#guestpost: #research: More on the underrepresentation of women in psychology journals

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(Posted with permission from the author from the FWSA blog.)

In a previous post at the FWSA blog I discussed the underrepresentation of women as authors of articles in academic psychology journals. I presented the table shown below which demonstrates the number of women authors compared to male authors in seven psychology journals between the years 1997 to 2010. Among these journals was The Scandinavian Journal of Psychologywhich I hypothesised would show the highest representation of women as authors in comparison to the other six journals because of the Scandinavian countries progressive laws concerning work and family, which are believed to be favourable to women.

Interestingly I found that The Scandinavian Journal of Psychology was the journal with the lowest amount of articles authored by women and therefore the highest underrepresentation of women authors. The other journals that I compared The Scandinavian Journal of Psychology to were: Counselling Psychology Quarterly, Review of General Psychology, Teaching of Psychology, Journal of Occupational and Organizational Psychology, Journal of Experimental Psychology and Professional Psychology: Research and Practice.

I was quite surprised over the results and decided to take a look at a larger number of journals. I wanted to compare The Scandinavian Journal of Psychology to other journals that were “country specific”. Of course this is no neat way of looking at countries or continents as such but it could provide clues to how much a country or a journal of specific country cares about promoting gender equality in academia. To do this I examined issues from six journals: British Journal of Psychology, Canadian Journal of Experimental Psychology, The American Journal of Psychology, Swiss Journal of Psychology, North American Journal of Psychology and Australian Journal of Psychology. All journals were accessed through University College Dublin online library’s electronic journal search. To match the previous study and the table I presented there, I examined issues between 1997 and 2010. For two of the journals, Swiss Journal of Psychologyand North American Journal of Psychology there were no issues in 1997. For these two journals the earliest available issues were recorded from 1999.

The earliest common issue for the majority of journals were from 1997 and the analysis include issues between 1997 and 2010. All issues for each journal and for each year were systematically reviewed and the sex of the author was recorded on the basis of first name. Authorship was separately recorded for each year and then pooled together in order to carry out the comparison. Statistical analysis consisted of Chi-square with an expected representation of 30 percent for men and 70 percent for women (to reflect the estimated number of women and men in psychology). Significance was recorded for p<.001,p<.01 and *p<.05 where it applied, meaning that when the significance, as displayed by the number of stars () reflects the percentage that the results are reliable and that the results did not occur randomly or by chance. Therefore, a study with p<.001 displays high reliability of significance of findings.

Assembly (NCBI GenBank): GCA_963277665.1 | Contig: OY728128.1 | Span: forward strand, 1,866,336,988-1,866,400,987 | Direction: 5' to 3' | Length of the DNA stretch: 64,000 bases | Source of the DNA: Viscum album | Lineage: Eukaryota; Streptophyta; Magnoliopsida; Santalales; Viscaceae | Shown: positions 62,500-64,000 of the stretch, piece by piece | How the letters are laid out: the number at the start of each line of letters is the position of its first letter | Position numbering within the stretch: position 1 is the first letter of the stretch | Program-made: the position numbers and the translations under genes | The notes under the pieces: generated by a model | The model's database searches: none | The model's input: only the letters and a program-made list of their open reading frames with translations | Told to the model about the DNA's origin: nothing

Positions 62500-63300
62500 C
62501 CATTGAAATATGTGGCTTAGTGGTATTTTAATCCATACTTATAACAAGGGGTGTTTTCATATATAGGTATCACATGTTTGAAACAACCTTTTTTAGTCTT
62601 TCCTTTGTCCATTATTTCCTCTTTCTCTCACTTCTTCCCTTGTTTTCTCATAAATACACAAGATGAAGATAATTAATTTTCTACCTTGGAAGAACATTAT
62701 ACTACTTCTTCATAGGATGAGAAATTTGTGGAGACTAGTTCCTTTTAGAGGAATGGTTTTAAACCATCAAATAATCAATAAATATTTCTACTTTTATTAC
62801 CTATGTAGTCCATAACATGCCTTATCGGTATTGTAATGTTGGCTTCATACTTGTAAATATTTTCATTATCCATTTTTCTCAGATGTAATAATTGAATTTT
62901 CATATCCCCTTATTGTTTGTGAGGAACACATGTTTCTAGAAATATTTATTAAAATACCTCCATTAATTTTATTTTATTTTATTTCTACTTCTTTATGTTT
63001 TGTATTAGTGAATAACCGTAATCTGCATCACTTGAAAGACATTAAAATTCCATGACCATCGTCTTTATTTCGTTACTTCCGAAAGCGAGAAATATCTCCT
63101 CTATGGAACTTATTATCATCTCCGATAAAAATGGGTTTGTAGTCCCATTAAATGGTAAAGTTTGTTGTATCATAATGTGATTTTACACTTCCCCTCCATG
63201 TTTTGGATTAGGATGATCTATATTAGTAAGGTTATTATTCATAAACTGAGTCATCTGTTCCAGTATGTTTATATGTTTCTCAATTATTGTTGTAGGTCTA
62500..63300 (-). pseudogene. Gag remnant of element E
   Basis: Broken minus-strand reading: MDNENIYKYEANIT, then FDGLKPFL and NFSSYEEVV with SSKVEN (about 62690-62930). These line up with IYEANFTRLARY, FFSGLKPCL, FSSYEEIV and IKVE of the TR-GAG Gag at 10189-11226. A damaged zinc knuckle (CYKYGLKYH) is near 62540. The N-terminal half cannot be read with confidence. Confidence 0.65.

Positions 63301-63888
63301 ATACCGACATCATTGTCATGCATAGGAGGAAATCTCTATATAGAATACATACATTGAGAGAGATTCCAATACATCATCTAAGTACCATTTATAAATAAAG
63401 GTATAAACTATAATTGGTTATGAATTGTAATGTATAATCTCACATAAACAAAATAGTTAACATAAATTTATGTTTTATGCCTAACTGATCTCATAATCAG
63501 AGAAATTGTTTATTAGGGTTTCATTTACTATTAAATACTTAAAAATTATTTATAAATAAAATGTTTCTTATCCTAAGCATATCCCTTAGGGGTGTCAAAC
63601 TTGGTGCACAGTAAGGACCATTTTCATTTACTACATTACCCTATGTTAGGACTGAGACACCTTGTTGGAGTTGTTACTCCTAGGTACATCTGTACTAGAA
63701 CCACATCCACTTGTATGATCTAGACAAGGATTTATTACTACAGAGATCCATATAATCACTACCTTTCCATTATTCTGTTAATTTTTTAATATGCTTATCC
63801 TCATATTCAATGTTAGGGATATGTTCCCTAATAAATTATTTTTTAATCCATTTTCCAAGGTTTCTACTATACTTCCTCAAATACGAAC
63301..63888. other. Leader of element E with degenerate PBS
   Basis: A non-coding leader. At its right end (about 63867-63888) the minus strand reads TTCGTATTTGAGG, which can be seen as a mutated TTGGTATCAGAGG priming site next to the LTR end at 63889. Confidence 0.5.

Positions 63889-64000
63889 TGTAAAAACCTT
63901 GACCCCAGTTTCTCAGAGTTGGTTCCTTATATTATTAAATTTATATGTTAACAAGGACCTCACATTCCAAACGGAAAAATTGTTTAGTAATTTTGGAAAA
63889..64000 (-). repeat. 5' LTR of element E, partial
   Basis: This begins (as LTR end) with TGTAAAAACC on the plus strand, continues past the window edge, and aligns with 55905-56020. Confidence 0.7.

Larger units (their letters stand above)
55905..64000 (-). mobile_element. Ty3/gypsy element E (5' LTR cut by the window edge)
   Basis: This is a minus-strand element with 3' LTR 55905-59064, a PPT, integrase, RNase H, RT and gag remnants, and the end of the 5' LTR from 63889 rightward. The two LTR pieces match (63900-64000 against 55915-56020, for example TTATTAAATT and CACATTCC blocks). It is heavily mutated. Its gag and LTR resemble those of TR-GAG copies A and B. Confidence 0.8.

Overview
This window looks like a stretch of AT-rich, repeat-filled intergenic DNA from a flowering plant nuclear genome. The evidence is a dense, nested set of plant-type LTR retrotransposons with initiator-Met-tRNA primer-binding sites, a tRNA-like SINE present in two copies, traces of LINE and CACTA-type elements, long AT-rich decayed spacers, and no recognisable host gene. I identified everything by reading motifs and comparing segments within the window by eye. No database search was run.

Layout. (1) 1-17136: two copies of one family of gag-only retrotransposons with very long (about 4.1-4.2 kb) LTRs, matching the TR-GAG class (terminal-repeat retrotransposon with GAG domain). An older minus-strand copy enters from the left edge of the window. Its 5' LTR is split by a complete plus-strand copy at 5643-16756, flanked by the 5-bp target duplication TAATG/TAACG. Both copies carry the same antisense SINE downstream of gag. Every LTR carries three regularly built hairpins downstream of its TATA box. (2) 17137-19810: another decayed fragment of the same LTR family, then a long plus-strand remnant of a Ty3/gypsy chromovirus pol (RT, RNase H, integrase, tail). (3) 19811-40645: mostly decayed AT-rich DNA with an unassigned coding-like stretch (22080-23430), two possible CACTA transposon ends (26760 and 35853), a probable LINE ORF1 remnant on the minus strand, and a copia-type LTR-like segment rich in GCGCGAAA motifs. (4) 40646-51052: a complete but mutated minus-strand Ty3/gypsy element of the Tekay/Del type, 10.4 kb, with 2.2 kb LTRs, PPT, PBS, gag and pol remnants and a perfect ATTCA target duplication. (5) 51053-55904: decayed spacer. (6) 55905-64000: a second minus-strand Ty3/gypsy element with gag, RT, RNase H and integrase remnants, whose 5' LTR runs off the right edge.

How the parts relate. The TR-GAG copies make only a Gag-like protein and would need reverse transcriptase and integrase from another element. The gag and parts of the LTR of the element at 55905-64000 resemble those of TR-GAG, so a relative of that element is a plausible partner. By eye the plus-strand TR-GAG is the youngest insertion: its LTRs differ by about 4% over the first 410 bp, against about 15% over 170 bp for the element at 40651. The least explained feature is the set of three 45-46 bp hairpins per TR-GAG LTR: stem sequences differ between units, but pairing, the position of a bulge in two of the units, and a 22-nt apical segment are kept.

The number of women who have authored academic journals between 1997/1999 and 2010 inCJEP, BJP, AMJP, SWJP, NAJP & AJP

The number of female authors is presented first and total authorship appears in parenthesis. Results do not include authors unidentifiable by first name. BJP= British Journal of Psychology; CJEP= Canadian Journal of Experimental Psychology; AMJP= The American Journal of Psychology; SWJP= Swiss Journal of Psychology; NAJP= North American Journal of Psychology; AJP= Australian Journal of Psychology. 

From the results, and in comparison with previous journals (a total of now thirteen journals) we can see that there are large differences in the representation of women as authors of articles in academic journals. When we look at the statistical analysis all journals underrepresent women based on the estimated numbers of men and women in psychology and all do so with statistical significance. Below we can see that all of the journals in this study had higher representations of women as authors than The Scandinavian Journal of Psychology. It remains the journal out of the thirteen examined that has the highest underrepresentation of female authors.

If we look at the country or continent specific journals there are also large differences. Out of these journals the Australian Journal of Psychology was the journal that best represented women authors. Second was the North American Journal of Psychology followed by the Swiss Journal of Psychology and the Canadian Journal of Psychology. The American Journal of Psychology and the British Journal of Psychology displayed very low representation of women as authors and lastly The Scandinavian Journal of Psychology again displayed the lowest representation of women as authors of articles in academic psychology journals.

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Elin Weiss has a Bachelor’s Degree in Psychology and a Master’s Degree in Women’s Studies from University College Dublin. Some of her previous work can be found online at: The F-Word, XY-online, Sex Roles and Metapsychology Online Reviews.